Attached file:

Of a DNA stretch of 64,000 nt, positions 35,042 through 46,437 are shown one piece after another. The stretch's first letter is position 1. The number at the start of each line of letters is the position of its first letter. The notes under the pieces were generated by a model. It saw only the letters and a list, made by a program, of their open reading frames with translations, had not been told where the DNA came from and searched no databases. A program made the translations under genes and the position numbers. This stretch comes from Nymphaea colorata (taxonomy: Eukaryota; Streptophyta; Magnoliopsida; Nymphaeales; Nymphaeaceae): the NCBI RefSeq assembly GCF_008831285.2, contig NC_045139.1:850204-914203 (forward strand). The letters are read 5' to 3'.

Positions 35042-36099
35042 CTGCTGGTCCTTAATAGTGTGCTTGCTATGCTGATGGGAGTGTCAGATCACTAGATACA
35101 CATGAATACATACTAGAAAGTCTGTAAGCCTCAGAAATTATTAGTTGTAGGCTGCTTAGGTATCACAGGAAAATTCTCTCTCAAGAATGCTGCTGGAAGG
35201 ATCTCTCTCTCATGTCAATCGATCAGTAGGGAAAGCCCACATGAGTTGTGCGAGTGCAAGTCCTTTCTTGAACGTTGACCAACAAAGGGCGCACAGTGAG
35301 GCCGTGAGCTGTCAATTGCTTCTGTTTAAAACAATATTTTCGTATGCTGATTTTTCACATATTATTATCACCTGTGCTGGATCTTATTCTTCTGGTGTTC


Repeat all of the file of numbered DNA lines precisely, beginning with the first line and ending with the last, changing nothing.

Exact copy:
Of a DNA stretch of 64,000 nt, positions 35,042 through 46,437 are shown one piece after another. The stretch's first letter is position 1. The number at the start of each line of letters is the position of its first letter. The notes under the pieces were generated by a model. It saw only the letters and a list, made by a program, of their open reading frames with translations, had not been told where the DNA came from and searched no databases. A program made the translations under genes and the position numbers. This stretch comes from Nymphaea colorata (taxonomy: Eukaryota; Streptophyta; Magnoliopsida; Nymphaeales; Nymphaeaceae): the NCBI RefSeq assembly GCF_008831285.2, contig NC_045139.1:850204-914203 (forward strand). The letters are read 5' to 3'.

Positions 35042-36099
35042 CTGCTGGTCCTTAATAGTGTGCTTGCTATGCTGATGGGAGTGTCAGATCACTAGATACA
35101 CATGAATACATACTAGAAAGTCTGTAAGCCTCAGAAATTATTAGTTGTAGGCTGCTTAGGTATCACAGGAAAATTCTCTCTCAAGAATGCTGCTGGAAGG
35201 ATCTCTCTCTCATGTCAATCGATCAGTAGGGAAAGCCCACATGAGTTGTGCGAGTGCAAGTCCTTTCTTGAACGTTGACCAACAAAGGGCGCACAGTGAG
35301 GCCGTGAGCTGTCAATTGCTTCTGTTTAAAACAATATTTTCGTATGCTGATTTTTCACATATTATTATCACCTGTGCTGGATCTTATTCTTCTGGTGTTC